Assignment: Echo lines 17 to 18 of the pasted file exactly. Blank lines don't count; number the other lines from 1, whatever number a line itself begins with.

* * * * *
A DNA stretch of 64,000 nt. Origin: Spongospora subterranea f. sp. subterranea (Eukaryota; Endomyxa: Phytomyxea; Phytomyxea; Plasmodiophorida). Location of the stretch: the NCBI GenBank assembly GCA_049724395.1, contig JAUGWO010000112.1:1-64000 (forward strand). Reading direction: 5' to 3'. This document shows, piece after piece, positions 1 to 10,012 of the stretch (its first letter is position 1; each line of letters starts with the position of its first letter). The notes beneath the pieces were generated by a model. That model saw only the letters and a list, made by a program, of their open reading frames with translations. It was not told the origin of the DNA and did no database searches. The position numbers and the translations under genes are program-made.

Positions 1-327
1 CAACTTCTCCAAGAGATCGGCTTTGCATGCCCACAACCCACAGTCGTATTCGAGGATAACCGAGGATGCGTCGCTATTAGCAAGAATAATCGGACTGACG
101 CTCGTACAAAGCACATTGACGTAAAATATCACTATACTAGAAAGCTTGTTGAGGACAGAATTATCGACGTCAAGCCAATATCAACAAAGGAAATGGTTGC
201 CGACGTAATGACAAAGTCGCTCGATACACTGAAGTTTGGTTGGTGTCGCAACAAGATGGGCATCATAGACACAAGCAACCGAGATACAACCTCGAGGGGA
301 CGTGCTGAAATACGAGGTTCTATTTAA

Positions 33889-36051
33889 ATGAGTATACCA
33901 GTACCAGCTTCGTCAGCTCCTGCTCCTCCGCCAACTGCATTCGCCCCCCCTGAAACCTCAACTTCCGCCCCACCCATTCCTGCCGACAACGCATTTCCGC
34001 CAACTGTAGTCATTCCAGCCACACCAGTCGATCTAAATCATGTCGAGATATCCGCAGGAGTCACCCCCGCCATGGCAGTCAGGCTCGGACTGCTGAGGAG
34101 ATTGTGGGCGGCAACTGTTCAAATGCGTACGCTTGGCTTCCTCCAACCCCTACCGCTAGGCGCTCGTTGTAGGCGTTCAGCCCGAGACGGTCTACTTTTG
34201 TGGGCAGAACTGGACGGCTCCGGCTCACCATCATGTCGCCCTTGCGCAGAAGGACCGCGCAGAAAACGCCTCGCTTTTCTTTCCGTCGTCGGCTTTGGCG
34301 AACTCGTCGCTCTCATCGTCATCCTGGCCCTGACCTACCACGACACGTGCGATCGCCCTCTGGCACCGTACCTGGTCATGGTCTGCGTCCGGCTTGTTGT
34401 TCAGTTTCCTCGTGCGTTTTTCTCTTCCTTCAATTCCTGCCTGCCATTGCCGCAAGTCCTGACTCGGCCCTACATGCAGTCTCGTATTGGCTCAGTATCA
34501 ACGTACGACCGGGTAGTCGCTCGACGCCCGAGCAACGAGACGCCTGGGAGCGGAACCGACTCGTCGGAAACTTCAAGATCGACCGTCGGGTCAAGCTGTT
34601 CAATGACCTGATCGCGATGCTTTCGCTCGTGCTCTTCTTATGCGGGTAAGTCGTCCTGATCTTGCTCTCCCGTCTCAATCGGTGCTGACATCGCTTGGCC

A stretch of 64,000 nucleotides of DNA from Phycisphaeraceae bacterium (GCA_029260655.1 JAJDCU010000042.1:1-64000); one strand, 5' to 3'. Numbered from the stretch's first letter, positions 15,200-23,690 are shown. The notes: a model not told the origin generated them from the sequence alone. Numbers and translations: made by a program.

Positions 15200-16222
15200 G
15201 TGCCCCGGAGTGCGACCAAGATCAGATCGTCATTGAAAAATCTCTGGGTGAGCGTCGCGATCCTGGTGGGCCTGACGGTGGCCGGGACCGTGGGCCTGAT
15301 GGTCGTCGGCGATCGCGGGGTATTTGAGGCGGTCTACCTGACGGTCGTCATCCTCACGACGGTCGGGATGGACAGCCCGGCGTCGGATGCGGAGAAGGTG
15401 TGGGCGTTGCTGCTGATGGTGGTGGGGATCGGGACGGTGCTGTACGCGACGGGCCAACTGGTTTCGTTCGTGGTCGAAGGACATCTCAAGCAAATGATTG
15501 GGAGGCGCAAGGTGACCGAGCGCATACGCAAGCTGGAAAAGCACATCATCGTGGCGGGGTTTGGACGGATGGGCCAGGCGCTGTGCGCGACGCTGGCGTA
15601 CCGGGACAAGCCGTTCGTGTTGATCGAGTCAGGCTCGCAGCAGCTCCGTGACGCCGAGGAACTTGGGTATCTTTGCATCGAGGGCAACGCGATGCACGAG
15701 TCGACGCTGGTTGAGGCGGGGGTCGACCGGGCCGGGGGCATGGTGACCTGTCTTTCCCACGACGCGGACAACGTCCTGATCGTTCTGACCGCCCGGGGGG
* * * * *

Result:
A stretch of 64,000 nucleotides of DNA from Phycisphaeraceae bacterium (GCA_029260655.1 JAJDCU010000042.1:1-64000); one strand, 5' to 3'. Numbered from the stretch's first letter, positions 15,200-23,690 are shown. The notes: a model not told the origin generated them from the sequence alone. Numbers and translations: made by a program.

Positions 15200-16222